Today I reported that the Russians are sending their aircraft carrier, Admiral Kuznetsov, to the Mediterranean to intervene in the Syrian conflict.
This ship, the only aircraft carrier in the Russian Navy, has a truly fascinating backstory, particularly how it ‘escaped’ from Ukraine in 1991.
Russia Beyond The Headlines
9 intriguing facts about the Admiral Kuznetsov aircraft carrier
1. Unique in its class
The Admiral Kuznetsov is an aircraft-carrying cruiser – in other words, an aircraft carrier with powerful missiles. Russia is the only country in the world with such a heavily armed aircraft carrier: the aircraft carriers of other countries are essentially just floating airbases.
2. The biggest
The Admiral Kuznetsov is the biggest ship ever built in the USSR or Russia, with a displacement of nearly 62,000 tons.
3. A ship with many names
The Admiral Kuznetsov holds the record for the most name changes of any ship in Russian naval history. Initially launched as the Riga, it was renamed first as the Leonid Brezhnev, then as the Tbilisi, before finally being named for the Soviet Naval Admiral Nikolai Kuznetsov.
4. Ski jump, not a catapult
The Admiral Kuznetsov could have had a catapult launch, but for economic reasons military authorities opted for a flight deck with a ski-jump springboard for conventional takeoffs and landings of naval aircraft.
5. Aircraft wing provides onshore training
Back in Soviet times, a special onshore training center imitating an aircraft carrier’s springboard was built in Crimea for training military pilots of carrier-based aircraft. For a long time, this center belonged to Ukraine, but following the controversial events surrounding Crimea in 2014, Russia has once again taken control of the center.
6. Standing up for itself
The Admiral Kuznetsov is very well armed. It needs escort ships, too, but not as many as its American counterparts. It can defend itself if necessary: its 12 Granit anti-ship cruise missiles, six AK-630 automatic weapon systems, two Udav rocket launchers with 60 depth charges, a Kinzhal surface-to-air missile system and a Kortik gun-missile system, prevent the enemy from getting too close, whether from the air or from underwater.
7. Aircraft carrier escapes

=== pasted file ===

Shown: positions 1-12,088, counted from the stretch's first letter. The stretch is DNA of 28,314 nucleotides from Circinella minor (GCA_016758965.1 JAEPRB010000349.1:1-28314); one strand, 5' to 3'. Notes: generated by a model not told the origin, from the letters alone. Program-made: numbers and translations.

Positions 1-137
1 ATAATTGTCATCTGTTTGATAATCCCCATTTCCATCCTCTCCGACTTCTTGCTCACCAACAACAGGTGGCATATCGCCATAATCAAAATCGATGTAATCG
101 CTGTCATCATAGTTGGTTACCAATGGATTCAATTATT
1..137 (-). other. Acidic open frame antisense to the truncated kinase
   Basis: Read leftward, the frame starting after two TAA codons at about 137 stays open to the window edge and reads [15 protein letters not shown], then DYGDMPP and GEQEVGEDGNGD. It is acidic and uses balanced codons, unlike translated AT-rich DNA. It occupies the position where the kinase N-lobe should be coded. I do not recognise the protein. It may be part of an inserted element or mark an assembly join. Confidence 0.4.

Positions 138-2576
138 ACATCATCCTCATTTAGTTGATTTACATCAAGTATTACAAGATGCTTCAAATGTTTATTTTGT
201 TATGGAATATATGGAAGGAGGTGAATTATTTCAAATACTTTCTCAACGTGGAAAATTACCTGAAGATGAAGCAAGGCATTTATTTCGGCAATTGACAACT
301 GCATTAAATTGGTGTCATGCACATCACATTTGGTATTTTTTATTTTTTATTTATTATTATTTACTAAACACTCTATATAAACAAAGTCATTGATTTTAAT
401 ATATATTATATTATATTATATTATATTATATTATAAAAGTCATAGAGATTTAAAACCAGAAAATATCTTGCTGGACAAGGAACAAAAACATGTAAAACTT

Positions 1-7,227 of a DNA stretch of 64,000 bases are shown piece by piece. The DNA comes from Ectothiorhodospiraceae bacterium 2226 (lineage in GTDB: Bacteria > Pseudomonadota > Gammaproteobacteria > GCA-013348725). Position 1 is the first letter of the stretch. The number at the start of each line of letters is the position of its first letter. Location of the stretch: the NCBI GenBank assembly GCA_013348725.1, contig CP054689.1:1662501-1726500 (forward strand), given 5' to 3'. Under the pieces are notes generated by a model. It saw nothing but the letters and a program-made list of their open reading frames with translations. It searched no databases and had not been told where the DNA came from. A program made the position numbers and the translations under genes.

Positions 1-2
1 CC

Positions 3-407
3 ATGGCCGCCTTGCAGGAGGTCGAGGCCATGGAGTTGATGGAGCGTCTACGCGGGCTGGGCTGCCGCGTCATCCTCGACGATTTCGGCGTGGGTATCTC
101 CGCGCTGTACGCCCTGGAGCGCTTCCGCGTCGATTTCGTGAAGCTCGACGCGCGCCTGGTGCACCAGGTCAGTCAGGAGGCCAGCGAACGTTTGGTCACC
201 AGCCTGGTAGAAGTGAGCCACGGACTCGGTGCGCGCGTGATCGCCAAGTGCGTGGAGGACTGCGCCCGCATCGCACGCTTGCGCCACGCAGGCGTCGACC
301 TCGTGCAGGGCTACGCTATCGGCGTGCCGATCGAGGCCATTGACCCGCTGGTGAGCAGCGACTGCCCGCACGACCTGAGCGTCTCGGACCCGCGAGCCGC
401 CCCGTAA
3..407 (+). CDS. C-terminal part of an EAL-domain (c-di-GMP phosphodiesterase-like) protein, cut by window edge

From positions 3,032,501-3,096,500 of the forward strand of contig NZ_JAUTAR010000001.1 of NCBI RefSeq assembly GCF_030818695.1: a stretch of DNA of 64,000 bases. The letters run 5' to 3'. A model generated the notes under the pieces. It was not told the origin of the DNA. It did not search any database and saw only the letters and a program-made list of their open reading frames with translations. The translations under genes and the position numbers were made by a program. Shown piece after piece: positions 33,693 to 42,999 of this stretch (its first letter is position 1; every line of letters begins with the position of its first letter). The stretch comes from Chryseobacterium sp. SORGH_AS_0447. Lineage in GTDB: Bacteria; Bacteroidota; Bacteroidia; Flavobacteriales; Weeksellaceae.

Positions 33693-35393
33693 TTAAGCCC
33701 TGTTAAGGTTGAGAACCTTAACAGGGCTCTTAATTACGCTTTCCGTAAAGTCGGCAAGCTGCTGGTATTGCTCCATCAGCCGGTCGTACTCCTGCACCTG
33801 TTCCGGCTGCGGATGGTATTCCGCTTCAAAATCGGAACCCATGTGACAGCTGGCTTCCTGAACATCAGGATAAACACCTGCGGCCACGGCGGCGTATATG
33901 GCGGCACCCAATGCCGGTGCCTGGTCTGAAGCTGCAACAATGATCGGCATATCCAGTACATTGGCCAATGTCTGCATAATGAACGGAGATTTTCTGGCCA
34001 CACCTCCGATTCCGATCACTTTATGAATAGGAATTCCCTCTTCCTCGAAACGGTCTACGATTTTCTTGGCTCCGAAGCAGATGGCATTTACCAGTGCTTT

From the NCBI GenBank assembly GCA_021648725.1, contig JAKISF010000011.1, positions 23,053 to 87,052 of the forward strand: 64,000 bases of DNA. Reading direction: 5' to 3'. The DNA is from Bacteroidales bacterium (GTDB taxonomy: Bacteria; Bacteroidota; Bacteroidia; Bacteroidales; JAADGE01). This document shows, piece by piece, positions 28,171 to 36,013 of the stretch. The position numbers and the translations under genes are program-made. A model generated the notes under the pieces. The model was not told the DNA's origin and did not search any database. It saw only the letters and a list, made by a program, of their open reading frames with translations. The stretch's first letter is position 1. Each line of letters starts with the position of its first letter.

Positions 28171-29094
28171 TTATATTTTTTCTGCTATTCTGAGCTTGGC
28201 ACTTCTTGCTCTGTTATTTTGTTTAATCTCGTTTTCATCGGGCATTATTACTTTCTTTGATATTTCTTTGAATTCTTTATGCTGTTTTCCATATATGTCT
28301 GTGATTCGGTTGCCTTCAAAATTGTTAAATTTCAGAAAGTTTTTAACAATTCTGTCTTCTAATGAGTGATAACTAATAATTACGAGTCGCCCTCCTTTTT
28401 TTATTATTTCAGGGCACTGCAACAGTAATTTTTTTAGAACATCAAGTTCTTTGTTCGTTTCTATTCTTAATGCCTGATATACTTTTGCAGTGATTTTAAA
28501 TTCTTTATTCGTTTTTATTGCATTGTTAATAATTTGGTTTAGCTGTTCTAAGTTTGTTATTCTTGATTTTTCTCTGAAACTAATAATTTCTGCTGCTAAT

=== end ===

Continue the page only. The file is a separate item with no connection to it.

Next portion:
Following the collapse of the USSR, the Admiral Kuznetsov could have been inherited by Ukraine, which claimed ownership of it. In 1991, the ship, then assigned to the Northern Fleet, underwent tests with the Black Sea Fleet in Feodosia, leaving it in Ukrainian territory. However, the first deputy commander of the Northern Fleet flew to Ukraine at once and stepped in. The vice admiral gave the order to raise the anchor immediately and head for Severodvinsk. With its navigation lights off, the ship left its harbor and spent more than three weeks sailing to its permanent base without any aircraft and without two thirds of its crew, who were off-duty at the time. Having saved the aircraft carrier, the vice admiral rightly judged that the sailors would “catch us by train,” and that the aircraft remaining at the onshore airbase would “get there by themselves.”
8. A miraculous survivor
Had the Admiral Kuznetsov stayed in Ukraine, it could have suffered the unenviable fate of its fellow ships from Project 1143. The Kiev cruiser now entertains tourists in China as a museum and hotel, while the Ulyanovsk ship was dismantled for parts. The Novorossiysk and Minsk vessels were sold to South Korea for scrap, but the latter ended up in China and also became a museum. Ukraine also sold the Varyag boat to China, which apparently intended to turn it into a floating casino. However, the Chinese government decided to rebuild it as the Liaoning, China’s first aircraft carrier.
9. The most irreplaceable
In 2015 Russia’s military command announced that it would be at least five years before any decision was made on whether to build a second aircraft carrier. However, the country’s armament program for 2020 does not envisage the construction of an aircraft carrier, so the Admiral Kuznetsov will likely remain Russia’s only such vessel for the foreseeable future.
His studies in history and background in the media industry have given him a keen insight into the use of mass media as a creator of conflict in the modern world.
His favored areas of study include state-sponsored terrorism, media manufactured reality and the role of intelligence services in manipulation of populations and the perception of events.